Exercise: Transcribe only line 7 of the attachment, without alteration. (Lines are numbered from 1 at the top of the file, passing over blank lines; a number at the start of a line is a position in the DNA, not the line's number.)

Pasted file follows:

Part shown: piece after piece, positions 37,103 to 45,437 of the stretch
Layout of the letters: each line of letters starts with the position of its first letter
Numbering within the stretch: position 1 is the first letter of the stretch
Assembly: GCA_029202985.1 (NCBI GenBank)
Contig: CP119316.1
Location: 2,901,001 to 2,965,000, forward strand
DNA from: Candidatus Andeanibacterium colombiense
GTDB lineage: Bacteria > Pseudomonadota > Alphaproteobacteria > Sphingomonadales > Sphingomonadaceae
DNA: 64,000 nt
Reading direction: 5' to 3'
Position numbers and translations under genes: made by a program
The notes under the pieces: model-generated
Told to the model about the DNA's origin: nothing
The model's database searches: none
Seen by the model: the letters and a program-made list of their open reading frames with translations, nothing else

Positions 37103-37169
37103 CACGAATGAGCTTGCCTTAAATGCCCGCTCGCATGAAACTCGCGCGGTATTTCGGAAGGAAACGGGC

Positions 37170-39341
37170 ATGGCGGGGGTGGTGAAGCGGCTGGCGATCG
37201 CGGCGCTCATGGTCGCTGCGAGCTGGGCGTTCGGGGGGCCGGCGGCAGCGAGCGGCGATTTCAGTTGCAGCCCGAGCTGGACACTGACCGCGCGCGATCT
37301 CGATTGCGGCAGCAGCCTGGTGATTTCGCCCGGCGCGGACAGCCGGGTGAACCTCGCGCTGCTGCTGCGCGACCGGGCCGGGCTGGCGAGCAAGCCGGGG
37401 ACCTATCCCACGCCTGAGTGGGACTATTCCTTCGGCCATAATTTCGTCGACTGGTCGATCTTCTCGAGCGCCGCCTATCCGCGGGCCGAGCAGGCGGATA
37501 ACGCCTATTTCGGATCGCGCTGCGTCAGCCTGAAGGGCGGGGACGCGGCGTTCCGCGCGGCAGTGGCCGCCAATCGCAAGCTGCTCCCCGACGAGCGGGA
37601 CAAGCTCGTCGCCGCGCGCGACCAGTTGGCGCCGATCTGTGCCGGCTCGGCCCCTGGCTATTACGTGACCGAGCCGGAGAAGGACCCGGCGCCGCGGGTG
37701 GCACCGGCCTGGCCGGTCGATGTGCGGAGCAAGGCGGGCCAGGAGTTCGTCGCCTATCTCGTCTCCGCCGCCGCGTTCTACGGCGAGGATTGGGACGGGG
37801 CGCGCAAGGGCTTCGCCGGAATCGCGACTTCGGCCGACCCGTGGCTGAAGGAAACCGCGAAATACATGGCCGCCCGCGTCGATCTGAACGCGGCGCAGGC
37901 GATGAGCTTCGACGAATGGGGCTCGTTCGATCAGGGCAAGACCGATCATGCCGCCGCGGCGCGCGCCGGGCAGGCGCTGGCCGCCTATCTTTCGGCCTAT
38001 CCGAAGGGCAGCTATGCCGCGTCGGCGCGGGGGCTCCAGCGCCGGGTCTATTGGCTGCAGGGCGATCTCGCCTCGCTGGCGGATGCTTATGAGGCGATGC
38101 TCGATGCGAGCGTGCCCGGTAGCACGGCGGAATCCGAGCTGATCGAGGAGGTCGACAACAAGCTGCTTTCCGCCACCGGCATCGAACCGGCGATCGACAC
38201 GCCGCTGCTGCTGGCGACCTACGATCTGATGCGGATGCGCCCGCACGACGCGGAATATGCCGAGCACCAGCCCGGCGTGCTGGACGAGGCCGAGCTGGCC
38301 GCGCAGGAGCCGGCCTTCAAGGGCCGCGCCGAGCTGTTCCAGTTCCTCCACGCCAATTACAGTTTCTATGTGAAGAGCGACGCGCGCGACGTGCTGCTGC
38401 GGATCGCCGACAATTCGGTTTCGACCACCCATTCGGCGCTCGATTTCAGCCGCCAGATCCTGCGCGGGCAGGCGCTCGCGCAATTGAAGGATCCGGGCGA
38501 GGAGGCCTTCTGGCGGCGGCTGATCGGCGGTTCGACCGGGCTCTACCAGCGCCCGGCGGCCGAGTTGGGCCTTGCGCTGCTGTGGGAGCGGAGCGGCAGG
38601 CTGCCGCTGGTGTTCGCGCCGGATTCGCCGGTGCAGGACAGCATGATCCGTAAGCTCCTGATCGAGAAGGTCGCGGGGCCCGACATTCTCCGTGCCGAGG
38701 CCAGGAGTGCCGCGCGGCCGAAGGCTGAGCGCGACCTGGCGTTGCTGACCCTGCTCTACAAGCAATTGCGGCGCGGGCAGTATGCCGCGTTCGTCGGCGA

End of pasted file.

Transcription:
DNA from: Candidatus Andeanibacterium colombiense